• As will be understood by those skilled in the art, a carbonaceous fuel in an aqueous solution (typically an aqueous methanol solution) passes from a fuel source, through the flow field channels defined by the anode flow field plate [0048] 26, (FIG. 2) where it enters the anode diffusion layer where it is dispersed and presented to the anode face 8 of the PCM 7. Similarly, an oxidizing agent (or oxidant), preferably ambient air is made available to the PCM by passing through the flow field channels in the cathode flow field plate 28, and are dispersed by the cathode diffusion layer 24. Catalysts (not shown in FIG. 2) on the PCM 7 (or are otherwise present in each of the anode and cathode chambers, 18 and 20 respectively) enable the oxidation of the carbonaceous fuel and water mixture on the anode face of the PCM 8 forming carbon dioxide as an anodic byproduct of the reaction, and releasing protons and electrons from the hydrogen atoms in the fuel and water mixture. Upon the closing of an external circuit (shown in subsequent figures), the protons pass through the PCM 7, which is impermeable to the electrons. The electrons seek a different path to re-unite with the protons and travel through a load and, thus, provide the electrical power from the fuel cell 3. The electrochemical reaction equations are as follows:
  • Anode: CH3OH+H2O=CO2+6H++6e   Equation 1
  • Cathode: 6H++6e +{fraction (3/2)}O2=3H2O  Equation 2
  • Net Process: CH3OH+{fraction (3/2)}O2=CO22H2O  Equation 3
  • The reaction at the anode face of the PCM [0049] 8 of the direct oxidation fuel cell 3, as shown in Equation 1, produces carbon dioxide (CO2). Water is produced at the cathode face of the PCM 10, as indicated in Equation 2. The net process is as set forth in Equation 3. At the cathode face of the PCM 10, oxygen (usually from ambient air) combines with protons that have migrated through PCM 7, and electrons passed through a load, to form water on the cathode face of the PCM. Each of the byproducts, water and carbon dioxide, may be vented to the ambient environment or retained for use within the DMFC system.
  • These reactions occur on the PCM [0050] 7 at each of the numerous reactive sites at the catalyst surface, where the fuel mixture contacts the electrolyte in the presence of catalysts and reacts to release electrons and protons from the fuel and water. Thus, in order to achieve maximum power output of the DMFC system, it is desirable to maximize the reactants' contact with the active portions of anode and cathode faces of PCM, 8 and 10 respectively. In order to achieve this and to optimize results in power production and fuel efficiency of the fuel cell 3, the introduction of the aqueous fuel to the PCM 7 is controlled by a combination of flow field plates and diffusion layers
  • In accordance with the present invention, the composition of the diffusion layer [0051] 22 is substantially metallic. Preferably, the metallic anodic diffusion layer 22 is fabricated from stainless steel, titanium or other metal or alloy that will not interfere with the reactions that generate electricity. The metallic anode diffusion layer 22 distributes the fuel mixture to the membrane electrode assembly in an even controlled fashion and prevents the fuel from saturating the PCM 7. By preventing saturation of the PCM and the problems associated with such saturation, namely methanol crossover and water carry-over, which inhibit the efficiency of fuel cell 3, the overall effectiveness of the fuel cell is enhanced.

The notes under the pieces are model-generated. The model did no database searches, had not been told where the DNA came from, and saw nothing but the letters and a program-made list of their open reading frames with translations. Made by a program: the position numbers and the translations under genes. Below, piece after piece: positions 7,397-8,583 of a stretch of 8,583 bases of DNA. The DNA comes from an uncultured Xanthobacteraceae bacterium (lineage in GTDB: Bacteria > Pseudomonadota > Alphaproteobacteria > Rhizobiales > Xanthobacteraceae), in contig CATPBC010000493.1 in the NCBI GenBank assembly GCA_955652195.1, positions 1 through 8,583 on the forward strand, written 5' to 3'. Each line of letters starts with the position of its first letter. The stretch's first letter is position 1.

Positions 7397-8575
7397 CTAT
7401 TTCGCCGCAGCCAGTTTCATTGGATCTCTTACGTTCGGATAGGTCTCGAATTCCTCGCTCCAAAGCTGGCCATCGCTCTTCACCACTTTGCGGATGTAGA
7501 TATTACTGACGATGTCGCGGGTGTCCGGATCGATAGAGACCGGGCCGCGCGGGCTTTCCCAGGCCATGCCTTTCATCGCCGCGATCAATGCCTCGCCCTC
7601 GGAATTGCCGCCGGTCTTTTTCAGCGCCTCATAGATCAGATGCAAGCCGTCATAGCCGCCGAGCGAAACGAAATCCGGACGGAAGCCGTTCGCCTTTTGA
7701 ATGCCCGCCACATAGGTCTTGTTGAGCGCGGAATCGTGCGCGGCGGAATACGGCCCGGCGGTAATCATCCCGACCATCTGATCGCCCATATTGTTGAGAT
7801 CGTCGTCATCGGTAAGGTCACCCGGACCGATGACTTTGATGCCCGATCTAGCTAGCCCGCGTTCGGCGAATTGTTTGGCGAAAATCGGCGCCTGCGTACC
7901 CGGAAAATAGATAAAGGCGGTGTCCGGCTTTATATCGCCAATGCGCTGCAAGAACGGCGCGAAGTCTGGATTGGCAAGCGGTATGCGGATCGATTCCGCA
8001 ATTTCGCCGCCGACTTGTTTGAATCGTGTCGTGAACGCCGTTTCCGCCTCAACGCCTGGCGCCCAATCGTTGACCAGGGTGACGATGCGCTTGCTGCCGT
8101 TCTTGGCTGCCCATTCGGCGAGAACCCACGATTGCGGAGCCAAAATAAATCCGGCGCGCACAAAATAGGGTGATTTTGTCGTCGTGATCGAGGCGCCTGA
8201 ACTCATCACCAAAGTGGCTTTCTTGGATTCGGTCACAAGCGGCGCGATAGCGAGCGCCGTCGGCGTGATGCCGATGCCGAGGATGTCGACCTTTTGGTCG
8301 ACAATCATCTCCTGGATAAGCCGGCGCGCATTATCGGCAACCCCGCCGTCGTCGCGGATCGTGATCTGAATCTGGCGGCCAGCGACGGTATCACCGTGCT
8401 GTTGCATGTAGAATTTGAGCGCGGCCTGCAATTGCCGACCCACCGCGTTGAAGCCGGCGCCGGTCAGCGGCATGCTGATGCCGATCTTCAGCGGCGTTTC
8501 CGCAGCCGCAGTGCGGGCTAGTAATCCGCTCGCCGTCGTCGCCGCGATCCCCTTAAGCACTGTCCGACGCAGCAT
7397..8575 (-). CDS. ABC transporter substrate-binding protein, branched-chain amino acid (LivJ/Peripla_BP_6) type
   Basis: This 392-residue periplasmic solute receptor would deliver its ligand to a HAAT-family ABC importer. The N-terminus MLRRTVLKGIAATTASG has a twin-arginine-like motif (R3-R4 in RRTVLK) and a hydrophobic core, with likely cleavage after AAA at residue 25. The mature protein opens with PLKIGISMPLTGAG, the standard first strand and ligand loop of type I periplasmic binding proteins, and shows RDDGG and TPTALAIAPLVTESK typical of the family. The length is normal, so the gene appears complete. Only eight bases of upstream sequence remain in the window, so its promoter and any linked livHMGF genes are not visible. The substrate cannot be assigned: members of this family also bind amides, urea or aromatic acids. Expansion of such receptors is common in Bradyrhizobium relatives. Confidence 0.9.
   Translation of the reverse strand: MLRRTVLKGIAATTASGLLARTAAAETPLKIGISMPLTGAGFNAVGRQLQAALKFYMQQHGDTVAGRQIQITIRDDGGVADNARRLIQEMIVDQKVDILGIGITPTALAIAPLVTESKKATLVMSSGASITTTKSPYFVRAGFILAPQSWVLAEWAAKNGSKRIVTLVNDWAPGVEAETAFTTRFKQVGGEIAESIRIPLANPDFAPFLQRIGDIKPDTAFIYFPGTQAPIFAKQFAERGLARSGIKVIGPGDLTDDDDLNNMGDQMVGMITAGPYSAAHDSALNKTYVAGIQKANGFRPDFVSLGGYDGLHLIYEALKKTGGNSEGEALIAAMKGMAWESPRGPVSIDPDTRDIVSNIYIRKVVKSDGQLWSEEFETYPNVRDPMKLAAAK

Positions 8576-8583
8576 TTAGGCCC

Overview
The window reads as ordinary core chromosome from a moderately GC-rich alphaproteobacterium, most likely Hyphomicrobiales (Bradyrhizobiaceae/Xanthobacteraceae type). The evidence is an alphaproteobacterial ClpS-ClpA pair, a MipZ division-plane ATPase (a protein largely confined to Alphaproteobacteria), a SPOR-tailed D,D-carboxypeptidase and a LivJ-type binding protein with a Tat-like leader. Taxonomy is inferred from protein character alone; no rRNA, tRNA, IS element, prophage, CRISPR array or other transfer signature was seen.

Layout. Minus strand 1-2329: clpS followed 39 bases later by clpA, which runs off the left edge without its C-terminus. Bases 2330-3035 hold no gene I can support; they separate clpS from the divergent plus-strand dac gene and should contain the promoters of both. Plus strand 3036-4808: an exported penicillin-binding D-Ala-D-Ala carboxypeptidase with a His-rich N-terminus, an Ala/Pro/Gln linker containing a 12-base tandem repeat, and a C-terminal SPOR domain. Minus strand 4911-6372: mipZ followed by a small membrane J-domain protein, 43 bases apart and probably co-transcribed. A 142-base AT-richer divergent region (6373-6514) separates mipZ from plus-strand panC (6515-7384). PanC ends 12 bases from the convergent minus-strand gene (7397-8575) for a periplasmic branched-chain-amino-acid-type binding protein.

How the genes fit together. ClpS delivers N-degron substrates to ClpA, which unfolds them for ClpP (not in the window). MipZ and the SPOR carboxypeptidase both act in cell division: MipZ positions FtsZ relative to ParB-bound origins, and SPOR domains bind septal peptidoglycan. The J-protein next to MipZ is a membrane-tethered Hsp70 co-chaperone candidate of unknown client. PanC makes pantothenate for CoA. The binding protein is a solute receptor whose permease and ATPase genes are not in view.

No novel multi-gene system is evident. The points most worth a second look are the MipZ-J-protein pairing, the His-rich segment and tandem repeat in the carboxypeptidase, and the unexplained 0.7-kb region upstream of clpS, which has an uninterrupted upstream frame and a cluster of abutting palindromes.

• Similarly, a cathode diffusion layer [0052] 24 is placed generally parallel to the cathode 10. In accordance with the present invention, the cathode diffusion layer 24 is preferably fabricated from metals that resist oxidation such as, for example, but not limited to the following: nickel, copper, steel and alloys with suitable properties for use in a direct oxidation fuel cell.
  • In addition to the diffusion layers, the fuel cell [0053] 3 illustrated in FIG. 2 also includes flow field plates 26 and 28. The anode flow field plate 26 is in contact with the anodic diffusion layer which in turn is in contact with the anodic face of the PCM 8. Cathode flow field plate 28 is in contact with the cathodic diffusion layer which in turn is in contact with the cathodic face of the PCM 10, as shown in FIG. 2.
  • In order to introduce fuel from the fuel source or reservoir to the anode diffusion layer [0054] 22 of the fuel cell 3 and to introduce oxygen (usually in the form of ambient air) to the cathode diffusion layer 24 of the fuel cell 3, anode and cathode flow field plates 26 and 28, respectively, are used. The flow field plate is typically a conductive plate having flow field channels formed or fashioned in its surface. The channels may, for example, be grooves which are precisely machined, cast, stamped, or otherwise positioned in the respective flow field plate, 26 or 28. The pattern of the grooves is typically complex, and often serpentine in nature as schematically illustrated in FIG. 2A.
  • FIG. 2A is an isometric view of an illustrative flow field plate [0055] 226. The flow field plate 226 has a serpentine flow field channel 232. If the flow field plate 226 is on the anode side of a fuel cell, then unreacted aqueous methanol solution enters the flow field plate 226 at, for example, entry point 236 and travels along the flow field channel 232 in order to come in contact with the greatest surface area of diffusion layer 22 and in turn with anode face of the PCM 8. (FIG. 2) At the opposite end 238 of the flow field plate 226, the partially reacted aqueous methanol solution and carbon dioxide (a by-product of the anodic half reaction) exit the flow field plate 226 where the carbon dioxide is either vented or captured to perform work within the DMFC system before being released, and the unreacted aqueous methanol solution is returned to the anode side of the fuel cell 3. The serpentine pattern is illustrative only, and it should be understood that the grooves in the plates may be in a variety of patterns while still remaining within the scope of the present invention. The grooves formed in the flow field plate to direct the flow of liquids and gases are shown in cross section in FIG. 2 as grooves 30 a, 30 b of flow field plate 28, for example.